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Dermaplaning: What to Know About This Soft Skin Treatment

While men have gotten a straight razor face shave at their local barber for centuries, now everyone can benefit from baby smooth skin with a popular – and effective – skin treatment called dermaplaning.

Dermaplaning is somewhat like shaving your face, only there’s a scalpel and not a straight razor and it removes a heck a lot more than just your peach fuzz. It can get rid of all those dead skin layers you have hanging out on your face.

Nowadays, you can’t scroll through your social feed without seeing something about it. Hollywood stars rave about dermaplaning and YouTube Influencers swear by it, but does it really work?

If you’ve been stuck at home during the pandemic and slacked a bit on your skincare routine, your face probably could use a little pampering. Before pulling the trigger on a professional appointment, Brynne Livingston, a dermatology physician assistant at Banner Health Center, in Sun City West, AZ, helps explain what you should know about this soft skin treatment.

What is dermaplaning?

Yes, there is a scalpel involved with dermaplaning, but it’s not as scary (or invasive!) as you might think.

“Dermaplaning is a way to mechanically remove the outer damaged, dead top layer of the skin using a sharp blade or scalpel and can be safe and effective when performed by a trained medical professional or licensed esthetician,” Livingston said. “It is often done to improve the appearance and texture of the skin, remove peach fuzz hair and to increase the efficacy of the products used in a quality skincare regimen.”

At your appointment, a doctor or esthetician will gently pull your skin tightly and will lightly glide a surgical blade in an upward motion using short, delicate strokes. Typically, the treatment can be done in less than half-an-hour, unless you are doing it as a part of a facial or chemical peel.

What are the benefits of dermaplaning?

“One of the main benefits of dermaplaning over other methods of exfoliation is that there is little to no downtime after the treatment,” Livingston said.

The results are pretty instantaneous too. You’ll immediately have softer, smoother, brighter and more radiant appearing skin. The treatment will also temporarily remove facial hair or peach fuzz, which can harbor dirt and oil, and you may possibly see a reduction in sun damage, acne scarring and fine lines and wrinkles. With the peach fuzz and dead skin gone, your foundation will also go on smoother and “your skincare products will penetrate deeper and be more effective,” Livingston said.

How is it different from a chemical peel or microdermabrasion?

Chemical peels use chemicals and enzymes to exfoliate the skin, which results in a physical peeling process that can take five days or more to complete. Unlike chemical peels, dermaplaning doesn’t require any additional products or chemicals and has no downtime. “However, dermaplaning can prepare the skin to be followed by a chemical peel for more dramatic and visible results,” Livingston said.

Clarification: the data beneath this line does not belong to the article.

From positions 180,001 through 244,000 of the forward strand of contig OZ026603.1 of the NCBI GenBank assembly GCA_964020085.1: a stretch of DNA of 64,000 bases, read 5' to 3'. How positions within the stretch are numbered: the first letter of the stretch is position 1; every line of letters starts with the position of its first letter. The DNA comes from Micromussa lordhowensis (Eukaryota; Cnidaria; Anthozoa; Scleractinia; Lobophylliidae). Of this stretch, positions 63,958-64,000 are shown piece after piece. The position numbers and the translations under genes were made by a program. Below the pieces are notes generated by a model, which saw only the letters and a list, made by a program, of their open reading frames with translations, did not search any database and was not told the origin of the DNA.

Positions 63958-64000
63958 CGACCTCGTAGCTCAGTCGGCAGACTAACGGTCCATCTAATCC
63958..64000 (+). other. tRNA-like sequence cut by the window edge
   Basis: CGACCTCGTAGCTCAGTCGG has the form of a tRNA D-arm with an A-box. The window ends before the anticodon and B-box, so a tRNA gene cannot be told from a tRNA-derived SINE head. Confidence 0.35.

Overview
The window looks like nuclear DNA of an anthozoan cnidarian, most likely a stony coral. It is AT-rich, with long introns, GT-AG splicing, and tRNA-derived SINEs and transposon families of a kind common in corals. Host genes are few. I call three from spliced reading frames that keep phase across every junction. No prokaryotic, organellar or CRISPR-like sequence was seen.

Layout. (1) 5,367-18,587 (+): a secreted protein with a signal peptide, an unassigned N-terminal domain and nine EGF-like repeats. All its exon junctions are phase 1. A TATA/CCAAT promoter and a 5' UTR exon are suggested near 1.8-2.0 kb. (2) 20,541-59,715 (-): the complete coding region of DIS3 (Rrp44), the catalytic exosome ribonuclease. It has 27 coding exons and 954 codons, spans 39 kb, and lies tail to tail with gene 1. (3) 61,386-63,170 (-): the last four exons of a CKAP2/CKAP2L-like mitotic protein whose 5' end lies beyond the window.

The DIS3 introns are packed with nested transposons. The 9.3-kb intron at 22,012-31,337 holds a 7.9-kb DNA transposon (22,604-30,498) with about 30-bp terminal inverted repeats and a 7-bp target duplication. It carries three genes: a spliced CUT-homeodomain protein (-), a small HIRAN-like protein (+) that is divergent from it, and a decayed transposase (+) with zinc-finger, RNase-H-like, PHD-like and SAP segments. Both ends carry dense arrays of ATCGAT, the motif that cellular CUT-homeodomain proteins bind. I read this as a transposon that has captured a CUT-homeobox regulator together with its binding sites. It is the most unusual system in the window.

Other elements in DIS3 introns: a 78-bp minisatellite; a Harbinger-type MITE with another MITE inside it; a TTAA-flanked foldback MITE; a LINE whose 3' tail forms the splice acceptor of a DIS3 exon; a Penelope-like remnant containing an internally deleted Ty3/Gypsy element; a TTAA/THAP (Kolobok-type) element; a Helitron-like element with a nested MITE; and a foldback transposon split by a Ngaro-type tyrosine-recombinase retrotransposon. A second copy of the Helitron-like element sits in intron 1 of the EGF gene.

Microdermabrasion is a mechanical method of exfoliation like dermaplaning but uses a diamond or crystal tip technology and a gentle suction to clean out the pores. “The exfoliation is more aggressive than dermaplaning which helps to remove debris but does not remove the peach fuzz hair on the face,” Livingston said. “It can also result in more temporary redness and discomfort than dermaplaning.”

Who should avoid it?

In the right hands, dermaplaning is safe for most skin types. But like with any procedure, it isn’t without some potential risks or side effects.

“Some people may experience some redness or irritation, small cuts or nicks on the skin and small bumps or whiteheads, but usually the side effects are minimal and temporary,” Livingston said. “In some cases, however, more severe complications like skin infections or scarring are possible.”

If you are experiencing an acne flare up or rosacea breakout, have a sunburn or an inflammatory skin condition, like psoriasis, you may want to consider another treatment option as dermaplaning can “further inflame and irritate the skin,” Livingston said.

Dermaplaning can also leave skin more sensitive and prone to burning, so don’t forget to apply a moisturizer with SPF after your session to both hydrate and protect the skin from sunburn.

How much is it going to cost me?

Like with microdermabrasion and many other cosmetic treatments, costs can vary, depending on where you live and the type of facility you go to—but can range from the tens to hundreds of dollars. Results aren’t permanent but typically last up to a month, which may be a bit cost-prohibitive for some.

Don’t try it at home

Sales of dermaplaning tools and devices have skyrocketed, but is home dermaplaning really safe? Probably not. Using a dermaplaning razor or another Amazon gadget you find won’t be as sharp or effective as the medical-grade scalpel. Plus, it could be quite dangerous. “Attempting to treat yourself at home can increase your risk for side effects like nicks and cuts, skin infections and scarring,” Livingston said.

Instead of taking a “stab” at it at home, see a licensed and experienced esthetician, dermatologist or plastic surgeon who has the experience, sterile tools and clean environment to help you put your best, softest skin forward.

To find a Banner Health dermatologist or medical specialist skilled in skin treatments, visit

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